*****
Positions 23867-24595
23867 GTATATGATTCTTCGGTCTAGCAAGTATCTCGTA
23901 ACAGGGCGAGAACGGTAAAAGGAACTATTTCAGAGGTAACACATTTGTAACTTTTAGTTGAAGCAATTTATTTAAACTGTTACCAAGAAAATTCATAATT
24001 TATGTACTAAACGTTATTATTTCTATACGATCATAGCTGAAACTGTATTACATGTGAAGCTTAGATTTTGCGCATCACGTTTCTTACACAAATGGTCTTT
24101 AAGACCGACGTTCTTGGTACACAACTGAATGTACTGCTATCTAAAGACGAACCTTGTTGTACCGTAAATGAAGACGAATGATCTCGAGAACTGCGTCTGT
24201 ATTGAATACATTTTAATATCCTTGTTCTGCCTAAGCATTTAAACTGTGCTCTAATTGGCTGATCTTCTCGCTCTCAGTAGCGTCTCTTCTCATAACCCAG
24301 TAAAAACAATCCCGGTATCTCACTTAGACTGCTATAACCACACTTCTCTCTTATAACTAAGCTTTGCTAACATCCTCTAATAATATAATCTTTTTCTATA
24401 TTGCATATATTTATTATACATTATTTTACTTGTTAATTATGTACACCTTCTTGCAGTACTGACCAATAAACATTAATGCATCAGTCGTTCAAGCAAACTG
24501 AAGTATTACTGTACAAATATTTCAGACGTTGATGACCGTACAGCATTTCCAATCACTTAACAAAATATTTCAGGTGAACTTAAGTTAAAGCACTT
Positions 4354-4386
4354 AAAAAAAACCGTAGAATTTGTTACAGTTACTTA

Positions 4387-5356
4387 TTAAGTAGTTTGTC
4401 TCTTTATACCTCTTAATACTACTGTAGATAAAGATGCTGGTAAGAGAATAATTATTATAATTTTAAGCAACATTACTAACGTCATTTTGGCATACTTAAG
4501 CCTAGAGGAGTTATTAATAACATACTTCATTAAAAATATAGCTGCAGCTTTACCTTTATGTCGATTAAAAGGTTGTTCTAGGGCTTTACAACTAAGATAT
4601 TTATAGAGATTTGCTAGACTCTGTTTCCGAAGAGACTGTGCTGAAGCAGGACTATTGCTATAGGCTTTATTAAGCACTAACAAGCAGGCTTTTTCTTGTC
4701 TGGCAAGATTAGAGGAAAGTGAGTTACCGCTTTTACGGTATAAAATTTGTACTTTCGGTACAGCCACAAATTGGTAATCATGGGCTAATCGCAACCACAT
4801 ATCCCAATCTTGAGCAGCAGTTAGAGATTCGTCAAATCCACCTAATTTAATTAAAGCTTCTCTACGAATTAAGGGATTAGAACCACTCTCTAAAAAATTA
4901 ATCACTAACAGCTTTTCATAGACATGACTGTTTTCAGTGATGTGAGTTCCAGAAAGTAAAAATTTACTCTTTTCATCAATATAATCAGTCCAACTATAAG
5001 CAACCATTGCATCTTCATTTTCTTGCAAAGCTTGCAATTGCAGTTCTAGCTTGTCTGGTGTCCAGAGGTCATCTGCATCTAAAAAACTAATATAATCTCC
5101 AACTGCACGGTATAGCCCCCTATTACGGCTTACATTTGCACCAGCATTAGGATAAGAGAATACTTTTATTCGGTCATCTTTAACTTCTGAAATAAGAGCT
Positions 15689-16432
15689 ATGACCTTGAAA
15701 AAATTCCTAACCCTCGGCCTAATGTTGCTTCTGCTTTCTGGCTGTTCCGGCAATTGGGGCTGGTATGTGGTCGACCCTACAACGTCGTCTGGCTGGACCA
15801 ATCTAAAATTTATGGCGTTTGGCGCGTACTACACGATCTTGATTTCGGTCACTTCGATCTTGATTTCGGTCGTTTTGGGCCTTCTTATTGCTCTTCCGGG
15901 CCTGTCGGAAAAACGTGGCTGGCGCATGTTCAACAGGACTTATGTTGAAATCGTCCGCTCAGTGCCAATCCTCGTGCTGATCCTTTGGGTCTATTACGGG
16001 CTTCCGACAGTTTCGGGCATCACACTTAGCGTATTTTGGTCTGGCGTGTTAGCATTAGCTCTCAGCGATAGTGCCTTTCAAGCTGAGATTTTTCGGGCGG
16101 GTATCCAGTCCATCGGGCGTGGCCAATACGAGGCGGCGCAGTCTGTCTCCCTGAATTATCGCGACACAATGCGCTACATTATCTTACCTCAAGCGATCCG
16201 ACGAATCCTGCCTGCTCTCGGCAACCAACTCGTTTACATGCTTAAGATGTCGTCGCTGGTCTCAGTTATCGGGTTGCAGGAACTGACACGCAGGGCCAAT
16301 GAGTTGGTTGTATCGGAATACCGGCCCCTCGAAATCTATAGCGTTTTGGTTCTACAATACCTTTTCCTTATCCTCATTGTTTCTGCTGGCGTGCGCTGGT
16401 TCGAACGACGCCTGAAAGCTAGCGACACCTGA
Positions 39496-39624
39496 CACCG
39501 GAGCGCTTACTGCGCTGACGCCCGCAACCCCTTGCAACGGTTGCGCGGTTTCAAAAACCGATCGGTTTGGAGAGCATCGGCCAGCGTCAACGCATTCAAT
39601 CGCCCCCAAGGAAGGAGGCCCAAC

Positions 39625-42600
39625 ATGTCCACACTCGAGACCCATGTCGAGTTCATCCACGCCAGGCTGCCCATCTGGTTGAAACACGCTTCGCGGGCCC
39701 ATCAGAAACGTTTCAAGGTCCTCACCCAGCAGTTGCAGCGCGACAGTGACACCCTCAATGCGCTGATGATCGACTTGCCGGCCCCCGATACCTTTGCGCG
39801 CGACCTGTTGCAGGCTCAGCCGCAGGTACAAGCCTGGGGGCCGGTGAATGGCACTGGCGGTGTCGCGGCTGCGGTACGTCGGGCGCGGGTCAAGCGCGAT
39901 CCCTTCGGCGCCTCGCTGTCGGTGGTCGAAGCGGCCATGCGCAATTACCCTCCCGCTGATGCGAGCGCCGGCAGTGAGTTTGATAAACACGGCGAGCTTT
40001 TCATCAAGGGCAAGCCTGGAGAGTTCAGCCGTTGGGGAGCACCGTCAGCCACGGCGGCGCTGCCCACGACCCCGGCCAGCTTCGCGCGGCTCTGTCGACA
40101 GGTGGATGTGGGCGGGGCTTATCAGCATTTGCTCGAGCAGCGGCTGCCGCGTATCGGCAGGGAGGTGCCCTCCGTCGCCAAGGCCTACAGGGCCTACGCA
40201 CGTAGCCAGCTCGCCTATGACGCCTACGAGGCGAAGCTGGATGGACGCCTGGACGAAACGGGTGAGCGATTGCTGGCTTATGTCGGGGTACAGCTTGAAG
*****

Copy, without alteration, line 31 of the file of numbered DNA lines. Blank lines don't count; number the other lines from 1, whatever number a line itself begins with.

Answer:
16401 TCGAACGACGCCTGAAAGCTAGCGACACCTGA